It’s a rich and focused mini-album that oozes character, and a virtuoso bit of performance that doesn’t end up being too self-indulgent either. Definitely worth a listen in a calm space.
Aug 14 2018
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Artist: A Place Both Wonderful And Strange
Title: The City Smells Like Cat Spit EP
Format: Download Only (MP3 only)
Label: self-released
Distributor: Bandcamp
Rated: *****

BUY from  HERE
Elegant and whimsical but dark and uncomfortable at times..."occult electronic" and "doom gaze" are perhaps the terms closest to being appropriate for the Brooklyn duo, A Place Both Wonderful And Strange.

After a successful East Coast/Midwest tour, the band releases their new digital-only EP, The City Smells Like Cat Spit on August 24. The EP features one original track, "Kristae" and 3 re-worked live & studio tracks, "W*tch (Mevius Tour Version)," "Stone (Version)," and "Hex And The City (Resonata Remix)."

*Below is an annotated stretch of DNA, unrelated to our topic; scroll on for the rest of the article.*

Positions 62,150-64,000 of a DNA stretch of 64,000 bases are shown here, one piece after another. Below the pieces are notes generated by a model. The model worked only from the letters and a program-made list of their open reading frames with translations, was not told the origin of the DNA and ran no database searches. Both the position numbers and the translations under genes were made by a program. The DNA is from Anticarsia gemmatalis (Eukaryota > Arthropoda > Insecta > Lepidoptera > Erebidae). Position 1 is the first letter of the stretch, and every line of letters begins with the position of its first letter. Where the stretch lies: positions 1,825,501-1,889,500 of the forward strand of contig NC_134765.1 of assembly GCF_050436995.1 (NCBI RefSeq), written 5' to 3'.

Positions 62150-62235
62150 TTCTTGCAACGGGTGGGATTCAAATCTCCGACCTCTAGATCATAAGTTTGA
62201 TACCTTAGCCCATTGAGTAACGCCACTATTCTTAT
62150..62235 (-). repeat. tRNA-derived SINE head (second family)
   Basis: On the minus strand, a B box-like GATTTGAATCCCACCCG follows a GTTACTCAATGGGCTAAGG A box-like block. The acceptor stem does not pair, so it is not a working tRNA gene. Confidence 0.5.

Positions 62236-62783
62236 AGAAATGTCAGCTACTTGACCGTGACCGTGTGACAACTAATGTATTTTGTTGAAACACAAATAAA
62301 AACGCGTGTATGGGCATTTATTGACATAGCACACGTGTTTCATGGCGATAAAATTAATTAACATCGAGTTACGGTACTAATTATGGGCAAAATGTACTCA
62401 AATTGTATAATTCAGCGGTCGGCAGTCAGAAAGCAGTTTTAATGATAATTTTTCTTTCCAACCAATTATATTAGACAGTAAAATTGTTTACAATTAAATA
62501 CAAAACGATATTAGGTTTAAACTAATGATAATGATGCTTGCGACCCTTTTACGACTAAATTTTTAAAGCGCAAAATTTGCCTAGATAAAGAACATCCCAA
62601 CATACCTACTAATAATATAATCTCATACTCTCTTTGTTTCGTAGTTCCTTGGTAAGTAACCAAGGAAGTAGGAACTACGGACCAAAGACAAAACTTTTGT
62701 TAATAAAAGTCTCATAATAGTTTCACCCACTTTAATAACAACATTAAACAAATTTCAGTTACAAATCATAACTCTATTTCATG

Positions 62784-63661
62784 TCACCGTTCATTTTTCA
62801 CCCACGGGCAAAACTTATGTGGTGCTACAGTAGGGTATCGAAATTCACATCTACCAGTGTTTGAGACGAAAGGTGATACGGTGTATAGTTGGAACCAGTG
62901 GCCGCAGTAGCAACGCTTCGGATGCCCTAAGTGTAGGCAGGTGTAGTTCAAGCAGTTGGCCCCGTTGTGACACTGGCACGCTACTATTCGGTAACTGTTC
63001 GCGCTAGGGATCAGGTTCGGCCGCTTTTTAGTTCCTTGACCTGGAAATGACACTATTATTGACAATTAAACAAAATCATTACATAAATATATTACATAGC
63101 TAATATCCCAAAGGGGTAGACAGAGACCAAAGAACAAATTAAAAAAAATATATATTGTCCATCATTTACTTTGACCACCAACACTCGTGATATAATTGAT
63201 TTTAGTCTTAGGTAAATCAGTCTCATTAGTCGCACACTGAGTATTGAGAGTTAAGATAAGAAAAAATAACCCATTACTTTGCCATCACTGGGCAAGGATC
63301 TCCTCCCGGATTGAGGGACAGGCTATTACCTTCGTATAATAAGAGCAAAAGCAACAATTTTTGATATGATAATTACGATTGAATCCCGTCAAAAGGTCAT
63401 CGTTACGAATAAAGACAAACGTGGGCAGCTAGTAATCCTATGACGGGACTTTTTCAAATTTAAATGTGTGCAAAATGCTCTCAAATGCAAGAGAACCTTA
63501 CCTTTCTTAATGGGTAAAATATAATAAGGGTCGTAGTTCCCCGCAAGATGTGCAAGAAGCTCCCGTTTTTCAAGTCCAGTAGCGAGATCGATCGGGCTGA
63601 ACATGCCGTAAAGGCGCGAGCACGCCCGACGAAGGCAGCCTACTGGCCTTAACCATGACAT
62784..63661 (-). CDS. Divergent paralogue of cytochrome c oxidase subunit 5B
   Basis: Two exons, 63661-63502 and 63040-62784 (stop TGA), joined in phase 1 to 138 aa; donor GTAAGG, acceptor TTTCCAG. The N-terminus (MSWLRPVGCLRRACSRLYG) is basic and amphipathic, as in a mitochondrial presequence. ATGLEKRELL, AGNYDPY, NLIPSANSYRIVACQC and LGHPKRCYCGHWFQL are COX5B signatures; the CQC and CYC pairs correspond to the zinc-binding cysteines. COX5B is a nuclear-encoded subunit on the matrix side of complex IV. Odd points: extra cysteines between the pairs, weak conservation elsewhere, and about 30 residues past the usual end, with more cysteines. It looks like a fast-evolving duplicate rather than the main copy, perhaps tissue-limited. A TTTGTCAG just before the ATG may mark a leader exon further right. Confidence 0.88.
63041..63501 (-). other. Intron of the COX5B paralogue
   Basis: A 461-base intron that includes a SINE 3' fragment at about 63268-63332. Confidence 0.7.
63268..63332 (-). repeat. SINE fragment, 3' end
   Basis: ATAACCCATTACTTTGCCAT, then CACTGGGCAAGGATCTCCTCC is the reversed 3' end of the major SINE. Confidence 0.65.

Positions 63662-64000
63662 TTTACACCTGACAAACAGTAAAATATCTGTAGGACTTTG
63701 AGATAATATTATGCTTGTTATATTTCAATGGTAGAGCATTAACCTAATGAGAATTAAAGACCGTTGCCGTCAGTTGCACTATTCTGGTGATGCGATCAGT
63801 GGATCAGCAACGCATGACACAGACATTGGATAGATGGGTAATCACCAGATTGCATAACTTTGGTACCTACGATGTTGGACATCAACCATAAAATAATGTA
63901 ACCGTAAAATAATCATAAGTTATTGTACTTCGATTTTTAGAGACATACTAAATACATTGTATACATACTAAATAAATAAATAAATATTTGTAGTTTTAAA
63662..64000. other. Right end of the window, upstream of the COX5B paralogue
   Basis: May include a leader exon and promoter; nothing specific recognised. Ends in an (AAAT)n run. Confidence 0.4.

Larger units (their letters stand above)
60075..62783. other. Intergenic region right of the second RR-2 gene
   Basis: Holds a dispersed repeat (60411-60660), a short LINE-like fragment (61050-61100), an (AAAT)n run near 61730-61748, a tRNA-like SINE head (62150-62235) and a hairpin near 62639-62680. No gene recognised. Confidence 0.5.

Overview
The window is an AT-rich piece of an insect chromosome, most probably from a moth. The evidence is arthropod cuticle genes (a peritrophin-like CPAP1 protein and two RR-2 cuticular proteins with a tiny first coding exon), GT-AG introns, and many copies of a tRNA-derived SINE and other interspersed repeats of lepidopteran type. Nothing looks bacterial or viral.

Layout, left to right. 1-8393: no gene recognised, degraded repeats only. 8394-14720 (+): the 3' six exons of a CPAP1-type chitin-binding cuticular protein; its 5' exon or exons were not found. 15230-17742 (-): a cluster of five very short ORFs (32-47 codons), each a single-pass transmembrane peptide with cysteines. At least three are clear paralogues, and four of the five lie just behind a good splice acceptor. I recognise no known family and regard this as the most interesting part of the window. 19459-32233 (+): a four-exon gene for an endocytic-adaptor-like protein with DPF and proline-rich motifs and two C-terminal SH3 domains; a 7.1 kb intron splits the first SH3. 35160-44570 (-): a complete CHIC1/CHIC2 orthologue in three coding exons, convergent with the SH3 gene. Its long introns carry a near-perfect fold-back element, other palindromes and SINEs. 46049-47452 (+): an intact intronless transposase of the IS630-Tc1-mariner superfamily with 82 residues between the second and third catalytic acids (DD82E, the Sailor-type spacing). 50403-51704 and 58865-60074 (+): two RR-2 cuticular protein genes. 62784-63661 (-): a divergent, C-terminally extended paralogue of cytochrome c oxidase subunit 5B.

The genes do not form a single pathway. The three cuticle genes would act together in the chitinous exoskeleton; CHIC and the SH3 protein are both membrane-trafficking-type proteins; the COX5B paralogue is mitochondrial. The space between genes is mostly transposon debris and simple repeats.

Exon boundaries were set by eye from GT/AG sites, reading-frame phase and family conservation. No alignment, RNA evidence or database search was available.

"Kristae" is a deeply haunting cut that evokes the image of a ghost-guided dusty LP, perhaps something out of Moby's worst nightmare. The standout track for us is "W*tch (Mevius Tour Version)." Musically haunting in the backdrop but guided by the heavenly vocals of Laura. "Stone" starts off with a cinematic female spoken narration and then moves to a whimsically-nuanced, fluid and moving track that ends before you know it or want it to. "Hex And the City (Resonata Remix)" is a bit of a layered, complex version of the song showing the band's unique mix of electronica and trip-hop.